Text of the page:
Luckily in the end he did seem satisfied with the verbal attacks, and some feeble physical threats (he was some what under the influence of alcohol).

A "lesson" in this for me was the way I found myself observing the man, the situation, the surroundings, the movement of others around us. By keeping my Kamae

My 2 cents (of civic duty)!

Ari Julku
Shidoshi
Bujinkan Dojo Helsinki
Finland

Posted on: 2004/2/8 20:09
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Re: Kame
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Good stuff here on kamae. After hearing Nagato-sensei castigate us for the last couple of years running about how everybody needs to have much better kamae, it's good to see the topic discussed in some detail.

My wee bit:

1. Kamae as "posture" and not just as "position" means that you have to pay attention to your heart and intent as well. It's entirely possible to be in the right physical "position" for a kamae, but not have the appropriate "posture."

2. Ditto on Shawn's snapshot analogy. The kamae is not the end purpose of the movement, it's a moment within the movement. The point of the ichimonji isn't the ichimonji itself, it's what happened to get you there and what happens afterward. The ichimonji (or other kamae) in isolation is just another static stance. Gotta keep it alive and moving. Using Shawn's analogy, what are the frames that surround that piece of the film that shows the kamae?

3. So far as a real fight goes, you adjust the kamae to the context. If you're a slave to the physical position of the kamae and can't adjust to the reality you're facing, then you've created a Dead stance and not a living movement. On the other hand, I think it takes a decent understanding of the kamae to know when you're moving in an adjusted version of the kamae and when you're being lazy or sloppy.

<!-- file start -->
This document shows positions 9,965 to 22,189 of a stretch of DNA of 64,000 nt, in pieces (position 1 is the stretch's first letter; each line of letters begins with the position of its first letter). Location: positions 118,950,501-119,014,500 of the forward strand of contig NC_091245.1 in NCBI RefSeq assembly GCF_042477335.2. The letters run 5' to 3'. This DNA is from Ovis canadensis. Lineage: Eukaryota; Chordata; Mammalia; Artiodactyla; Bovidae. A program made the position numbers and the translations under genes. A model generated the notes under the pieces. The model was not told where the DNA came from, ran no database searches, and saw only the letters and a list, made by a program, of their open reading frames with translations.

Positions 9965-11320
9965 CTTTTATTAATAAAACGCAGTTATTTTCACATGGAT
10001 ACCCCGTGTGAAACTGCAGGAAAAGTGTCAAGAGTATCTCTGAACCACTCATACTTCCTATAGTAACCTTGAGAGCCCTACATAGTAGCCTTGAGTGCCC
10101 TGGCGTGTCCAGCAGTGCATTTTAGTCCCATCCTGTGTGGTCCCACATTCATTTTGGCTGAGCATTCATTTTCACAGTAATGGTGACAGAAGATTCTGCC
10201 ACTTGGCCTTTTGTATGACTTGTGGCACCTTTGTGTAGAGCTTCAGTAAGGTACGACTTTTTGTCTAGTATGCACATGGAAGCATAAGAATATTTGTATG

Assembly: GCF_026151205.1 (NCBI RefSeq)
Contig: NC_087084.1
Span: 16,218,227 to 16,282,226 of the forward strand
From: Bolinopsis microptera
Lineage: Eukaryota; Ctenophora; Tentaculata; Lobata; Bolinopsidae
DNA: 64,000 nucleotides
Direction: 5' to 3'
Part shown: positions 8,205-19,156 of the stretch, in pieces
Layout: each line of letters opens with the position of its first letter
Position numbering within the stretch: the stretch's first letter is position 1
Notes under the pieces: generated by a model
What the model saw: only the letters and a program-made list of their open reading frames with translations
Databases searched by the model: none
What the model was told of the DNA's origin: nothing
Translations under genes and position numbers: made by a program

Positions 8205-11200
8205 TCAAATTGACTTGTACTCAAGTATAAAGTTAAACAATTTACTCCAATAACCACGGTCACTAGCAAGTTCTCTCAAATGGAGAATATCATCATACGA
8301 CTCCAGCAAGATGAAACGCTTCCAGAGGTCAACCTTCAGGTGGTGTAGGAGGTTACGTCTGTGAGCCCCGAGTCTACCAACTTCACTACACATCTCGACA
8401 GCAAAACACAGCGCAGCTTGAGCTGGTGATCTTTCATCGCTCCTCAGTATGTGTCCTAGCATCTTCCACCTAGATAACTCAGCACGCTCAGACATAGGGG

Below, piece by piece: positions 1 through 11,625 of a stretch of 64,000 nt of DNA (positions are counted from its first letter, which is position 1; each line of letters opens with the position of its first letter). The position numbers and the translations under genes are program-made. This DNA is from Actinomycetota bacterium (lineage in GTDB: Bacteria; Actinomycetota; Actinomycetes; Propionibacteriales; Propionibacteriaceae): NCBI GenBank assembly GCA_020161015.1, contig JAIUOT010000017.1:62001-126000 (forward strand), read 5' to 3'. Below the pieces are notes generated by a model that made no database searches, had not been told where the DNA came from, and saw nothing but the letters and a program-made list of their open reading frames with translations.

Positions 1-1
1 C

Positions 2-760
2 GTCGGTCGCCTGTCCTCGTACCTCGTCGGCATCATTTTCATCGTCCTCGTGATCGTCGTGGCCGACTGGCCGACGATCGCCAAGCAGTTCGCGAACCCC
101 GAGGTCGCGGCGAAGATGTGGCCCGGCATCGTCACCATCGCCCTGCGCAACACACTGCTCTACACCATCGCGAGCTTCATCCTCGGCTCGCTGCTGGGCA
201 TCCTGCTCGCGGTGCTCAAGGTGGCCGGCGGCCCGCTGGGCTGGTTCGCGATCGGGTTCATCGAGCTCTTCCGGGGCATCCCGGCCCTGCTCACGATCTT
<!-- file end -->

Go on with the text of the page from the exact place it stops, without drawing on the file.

Really good stuff people are posting on this. Should be required reading, even for us old-timers.

Posted on: 2004/2/21 4:11
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Re: Kame
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Kamae is not only done with the body (called tai gamae) but also with your mind (called kokoro gamae).

Kokoro gamae is the posture of the heart and mind. It is the intention and resolve produced by the heart, processed by the mind, and revealed in one's appearance, behavior, speech, and action.

You "take up" kamae according to the situation. The most advanced kamae eventually is 'no kamae' no kamae. This means that after a long time of training all kamae blend in to a single kamae which is not necessarily visible anymore.

Posted on: 2004/2/21 6:09
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John Walker
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Kamae as Koppojutsu
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As I understand it, koppojutsu is the term used to describe attacking using bone or structure alignment. Could it be said that using kamae is also koppojutsu, because you are using your own structure to best effect when interacting with others?


Posted on: 2004/2/21 8:37
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Simon Fraser